Being aware of the HIPAA documentation retention requirements, knowing the most important issues and who the affected parties are, is necessary for creating or using a marketable product that solves a problem without creating a few new ones. Let’s review each of those.
Who are required to comply with HIPAA record retention requirements?
According to the Act, there are a few main healthcare businesses (usually referred to as ‘covered entities’) that have to operate in accordance with the HIPAA medical records retention policies. These Covered Entities are:
- Health plans. They are individual or group health plans that provide or cover the cost of medical care.
- Healthcare providers, which can be both medical doctors and hospitals.
- Healthcare clearinghouses. These are public or private entities that help healthcare providers standardize health data elements.
- Business associates of HIPAA-covered entities. They are defined as a person/entity whose functions/activities involve the use or disclosure of protected health information (PHI) on behalf of, or provides services to, a covered entity.
If your business provides storage solutions that are intended for use by any of the above-mentioned entities, then their functioning, storage, and technologies used should meet the HIPAA requirements for medical records. In this article, we cover the basics and give you the direction pointers to move in if you or your business fall under any group of the mentioned Covered Entities. However, there are way more details to consider, and this is where you can access the full combined text of HIPAA-related regulations to build competitive development or marketing strategy for your product/service.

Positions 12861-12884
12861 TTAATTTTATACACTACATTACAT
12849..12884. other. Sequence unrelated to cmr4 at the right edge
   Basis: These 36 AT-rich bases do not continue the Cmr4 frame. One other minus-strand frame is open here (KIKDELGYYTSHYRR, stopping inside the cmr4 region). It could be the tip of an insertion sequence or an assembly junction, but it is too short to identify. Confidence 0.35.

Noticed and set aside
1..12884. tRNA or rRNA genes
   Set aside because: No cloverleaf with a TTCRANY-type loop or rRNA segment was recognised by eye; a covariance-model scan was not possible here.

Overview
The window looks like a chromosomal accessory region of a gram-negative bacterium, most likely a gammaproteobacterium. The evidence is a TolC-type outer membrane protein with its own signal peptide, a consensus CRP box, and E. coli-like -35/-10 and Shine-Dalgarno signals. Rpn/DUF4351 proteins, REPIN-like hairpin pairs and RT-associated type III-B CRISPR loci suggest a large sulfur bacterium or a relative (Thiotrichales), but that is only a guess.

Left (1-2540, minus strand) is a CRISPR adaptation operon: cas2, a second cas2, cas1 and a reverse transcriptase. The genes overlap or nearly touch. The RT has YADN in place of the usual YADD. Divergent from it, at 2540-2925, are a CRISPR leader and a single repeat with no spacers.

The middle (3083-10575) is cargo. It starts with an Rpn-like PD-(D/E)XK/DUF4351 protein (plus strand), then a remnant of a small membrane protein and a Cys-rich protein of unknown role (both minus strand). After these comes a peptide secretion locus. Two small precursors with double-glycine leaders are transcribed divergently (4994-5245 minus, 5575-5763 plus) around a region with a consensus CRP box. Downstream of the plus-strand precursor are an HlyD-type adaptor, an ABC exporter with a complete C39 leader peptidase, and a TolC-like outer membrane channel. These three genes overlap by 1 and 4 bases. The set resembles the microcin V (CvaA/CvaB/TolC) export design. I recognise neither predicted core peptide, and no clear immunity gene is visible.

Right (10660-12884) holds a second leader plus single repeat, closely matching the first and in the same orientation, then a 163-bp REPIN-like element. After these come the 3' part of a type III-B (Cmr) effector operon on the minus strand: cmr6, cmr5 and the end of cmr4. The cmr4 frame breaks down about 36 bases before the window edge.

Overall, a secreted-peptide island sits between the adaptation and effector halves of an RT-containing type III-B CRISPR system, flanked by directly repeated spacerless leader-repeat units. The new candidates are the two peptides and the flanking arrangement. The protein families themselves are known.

What Documents Are Subjects to Comply With HIPAA Data Retention Requirements
There are two types of documents that are governed by HIPAA data retention regulations:
- Medical records – any types of file that document the patient’s history, clinical findings, exam results, undergone treatment, pre- and post-operative care, and medication;
- Non-medical HIPAA-related documents – those that should be issued during the process of securing, storing, processing, or destruction of medical records.
Any of the mentioned documents are legal documents, which means that their creation, use, storage, sharing, and distribution are regulated by state and federal laws. The security and safety of the information from paper and electronic medical records and non-medical documents are safeguarded by the HIPAA Privacy Rule and HIPAA Safety Rule. Our advice? Do a thorough research of the legal perspective before jumping into signing a contract with the medical institution, developer, or business associate to prevent facing some serious consequences.
HIPAA Document Retention Requirements: How Long to Keep Medical Records
While the ways and standards of how to keep, transmit, and process the medical and non-medical documents are the same country-wide, the retention period for medical records and non-medical documents varies state-to-state. There are no statewide HIPAA medical records storage requirements about the duration of retention, and in many cases, it’s the state legislature that defines it, and the HIPAA doesn’t overrule the state laws in this case. If it all seems too confusing for you now, we feel you – it’s not the easiest part when it comes to creating or providing medical storage solutions, and there are still a few key things to consider to see the full picture. EMR software development requires thorough analysis. If you wonder how does electronic health records improve patient care, and EHR data migration check our guide. Namely – the factors that affect the duration of retention, which are the following:
- type of medical record – i.e. vaccination report, employee medical record, abortion, and others;